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7 Best Practices for an Efficient Office Wayfinding System

Marcel Deer - Writer for POC System
By Marcel Deer
Michelle Meyer - Editor for POC System
Reviewed by Michelle Meyer

Updated January 24, 2023.

An office wall featuring wayfinding signage indicating towards the emergency exit, telephone, restrooms, and lifts.

Wayfinding is the practice of guiding people through spaces. Elements such as digital directories, maps, and signages have made navigating complex spaces much simpler.

Wayfinding is particularly useful for office spaces, especially if organizations have expansive, multi-floor buildings or multiple offices. Visitors and new staff members need an effective way to reach their destination without getting lost or wasting time in the process. With proper wayfinding systems, you can contribute to visitor and employee satisfaction by promptly ensuring visitors and employees get where they need to go.

Below are some best practices for an efficient office wayfinding system:

1. Ensure Messaging is Consistent & On-Brand

Start by ensuring your signage and messaging is consistent. This includes visual elements, color schemes, fonts, and logos throughout all of your wayfinding materials.

While it's crucial that your information is clear and easy to follow, also ensure that each sign acts as an advertisement for who you are and what you do. Your signage should never be wordy or distracting, but a distinct look or visual element can tie signage to your brand, creating instant visual recall and brand recognition.

2. Keep Signage Simple, Concise & User-friendly

Whether your signage is digital or physical, use simple fonts that are easily read from a distance. Keep the information clear and concise. Overloading your signage means visitors can't read them if they're in a hurry or viewing the signage at an angle.

If you want to provide more information than can comfortably fit on traditional wayfinding signs, digital signage is the ideal solution. Not only are these interactive and engaging, but they can also feature a digital directory or an interactive map informing visitors of their surroundings quickly and efficiently.

3. Leverage Colors to Simplify Navigation

Signage is often visitors' first impression of your workplace, so color choice can play a big role in how visitors perceive your space.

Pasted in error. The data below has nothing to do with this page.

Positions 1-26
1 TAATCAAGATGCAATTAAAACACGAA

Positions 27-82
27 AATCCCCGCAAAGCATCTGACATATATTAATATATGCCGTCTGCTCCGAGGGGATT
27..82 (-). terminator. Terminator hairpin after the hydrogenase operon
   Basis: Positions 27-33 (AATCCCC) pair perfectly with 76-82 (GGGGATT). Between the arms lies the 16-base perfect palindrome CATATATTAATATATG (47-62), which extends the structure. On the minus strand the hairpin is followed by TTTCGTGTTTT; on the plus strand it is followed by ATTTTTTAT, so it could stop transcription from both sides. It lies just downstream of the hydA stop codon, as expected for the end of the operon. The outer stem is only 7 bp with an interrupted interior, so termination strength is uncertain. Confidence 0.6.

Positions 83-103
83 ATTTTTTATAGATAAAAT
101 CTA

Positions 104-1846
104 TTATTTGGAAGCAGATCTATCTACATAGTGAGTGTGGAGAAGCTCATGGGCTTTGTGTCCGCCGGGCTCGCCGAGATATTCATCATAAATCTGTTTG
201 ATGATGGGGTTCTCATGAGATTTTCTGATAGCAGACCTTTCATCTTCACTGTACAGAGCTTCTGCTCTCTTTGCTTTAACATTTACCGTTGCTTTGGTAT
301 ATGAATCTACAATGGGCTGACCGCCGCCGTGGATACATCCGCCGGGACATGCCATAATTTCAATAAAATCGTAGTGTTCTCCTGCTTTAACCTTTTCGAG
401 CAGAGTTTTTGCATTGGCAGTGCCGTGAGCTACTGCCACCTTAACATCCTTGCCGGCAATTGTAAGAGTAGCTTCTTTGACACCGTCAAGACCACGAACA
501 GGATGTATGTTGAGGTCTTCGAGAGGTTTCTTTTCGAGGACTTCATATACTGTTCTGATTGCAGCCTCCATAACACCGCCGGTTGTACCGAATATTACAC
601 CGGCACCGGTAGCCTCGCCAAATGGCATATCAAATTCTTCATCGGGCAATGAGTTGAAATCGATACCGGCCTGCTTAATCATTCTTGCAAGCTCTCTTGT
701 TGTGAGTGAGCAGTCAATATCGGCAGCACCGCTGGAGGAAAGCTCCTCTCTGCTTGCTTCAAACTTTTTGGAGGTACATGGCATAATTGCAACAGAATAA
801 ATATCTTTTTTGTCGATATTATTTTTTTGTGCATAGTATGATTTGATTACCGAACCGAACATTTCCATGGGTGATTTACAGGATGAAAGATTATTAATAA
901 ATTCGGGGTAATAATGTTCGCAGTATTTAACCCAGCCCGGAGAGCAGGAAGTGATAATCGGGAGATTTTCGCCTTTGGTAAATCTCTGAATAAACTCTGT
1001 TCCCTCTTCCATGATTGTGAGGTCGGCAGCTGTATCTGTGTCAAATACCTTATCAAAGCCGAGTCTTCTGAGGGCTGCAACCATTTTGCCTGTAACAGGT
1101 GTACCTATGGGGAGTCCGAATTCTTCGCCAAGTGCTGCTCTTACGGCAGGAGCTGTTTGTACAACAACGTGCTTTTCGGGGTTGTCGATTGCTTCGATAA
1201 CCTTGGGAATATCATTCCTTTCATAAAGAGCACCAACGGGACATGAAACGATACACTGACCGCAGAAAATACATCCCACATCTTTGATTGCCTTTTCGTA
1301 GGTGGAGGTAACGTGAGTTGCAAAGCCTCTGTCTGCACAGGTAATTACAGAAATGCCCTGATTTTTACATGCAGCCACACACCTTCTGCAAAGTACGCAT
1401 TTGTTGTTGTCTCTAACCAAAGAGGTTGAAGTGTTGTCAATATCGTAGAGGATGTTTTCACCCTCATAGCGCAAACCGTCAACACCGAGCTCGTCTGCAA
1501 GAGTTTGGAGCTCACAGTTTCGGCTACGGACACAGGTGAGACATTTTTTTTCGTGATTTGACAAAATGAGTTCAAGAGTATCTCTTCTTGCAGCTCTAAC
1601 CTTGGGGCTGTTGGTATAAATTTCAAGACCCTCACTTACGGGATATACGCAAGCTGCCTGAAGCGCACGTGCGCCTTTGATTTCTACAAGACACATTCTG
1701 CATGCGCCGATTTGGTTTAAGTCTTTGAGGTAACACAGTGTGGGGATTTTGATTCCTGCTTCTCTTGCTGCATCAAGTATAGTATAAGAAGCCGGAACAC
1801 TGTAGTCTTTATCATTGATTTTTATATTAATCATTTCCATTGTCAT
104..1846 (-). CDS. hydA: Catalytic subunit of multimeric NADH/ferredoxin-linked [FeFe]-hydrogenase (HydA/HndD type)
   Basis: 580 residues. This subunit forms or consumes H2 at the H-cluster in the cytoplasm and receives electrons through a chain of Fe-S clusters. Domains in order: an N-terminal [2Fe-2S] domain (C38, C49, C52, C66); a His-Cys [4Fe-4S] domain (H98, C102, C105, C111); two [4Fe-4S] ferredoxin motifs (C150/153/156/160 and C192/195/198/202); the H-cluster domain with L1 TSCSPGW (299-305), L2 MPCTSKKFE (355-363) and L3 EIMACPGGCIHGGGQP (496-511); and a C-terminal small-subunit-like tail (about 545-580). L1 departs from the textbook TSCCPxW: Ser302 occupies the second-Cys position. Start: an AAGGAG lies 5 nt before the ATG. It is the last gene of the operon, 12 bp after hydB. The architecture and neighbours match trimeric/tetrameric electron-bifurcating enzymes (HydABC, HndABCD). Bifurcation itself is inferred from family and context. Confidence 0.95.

Consider color-coding your wayfinding signage for easy reference. For example, if you want people to go up or down, consider using green for “go up” and red for “go down”. You could also assign different colors for different departments and use those colors to indicate which floor a department is on.

4. Consider Placement & Visibility of Signage

Effective wayfinding signage must be well-sized and optimally placed where people will see it. Don't tuck away signs out of sight. Instead, make overhead placards visible and hang wall markers at eye level. Ensure all signage is strategically located in areas where visitors may need direction or guidance. If the look of your wayfinding isn’t instantly recognizable, tweak it until you get results.

5. Use Symbols & Icons Rather Than Words

Symbols and icons can often say more than words can, making them ideal for simplifying wayfinding signage. Symbols and icons can represent a place, an object, or a concept—just make sure the connection between the image and its meaning is obvious. For example, the symbols that indicate restrooms, stairs, or elevators are universal and well-known.

6. Don't Forget About Disability Access

According to the Americans with Disabilities Act (ADA), all businesses, especially if they allow public access, must have ADA-compliant wayfinding signage. This ensures that all visitors and employees can access the office space equally.

ADA compliance includes requirements regarding the placement and height of signages, inclusion of Braille or tactile letters, and clear readability with high-contrast colors (light on dark or dark on light) and large fonts. Non-compliance can result in legal and financial consequences.

7. Test Before You Invest

Before making final decisions about your wayfinding signage, you should test its effectiveness. Conduct user testing with real visitors and feedback. By gathering input from a cross-section of people, you ensure that everyone can conveniently navigate their way through your building.

Don't Lose Your Way

Whether you're designing a wayfinding system for a small office or an entire complex, simplicity is key to effective signage. By using colors, symbols, and icons to communicate directions clearly and concisely, you can help visitors easily navigate your space. And by leveraging the latest digital tools like interactive digital signage and tactile signs, you can create a wayfinding system that is modern, user-friendly, and accessible to all.

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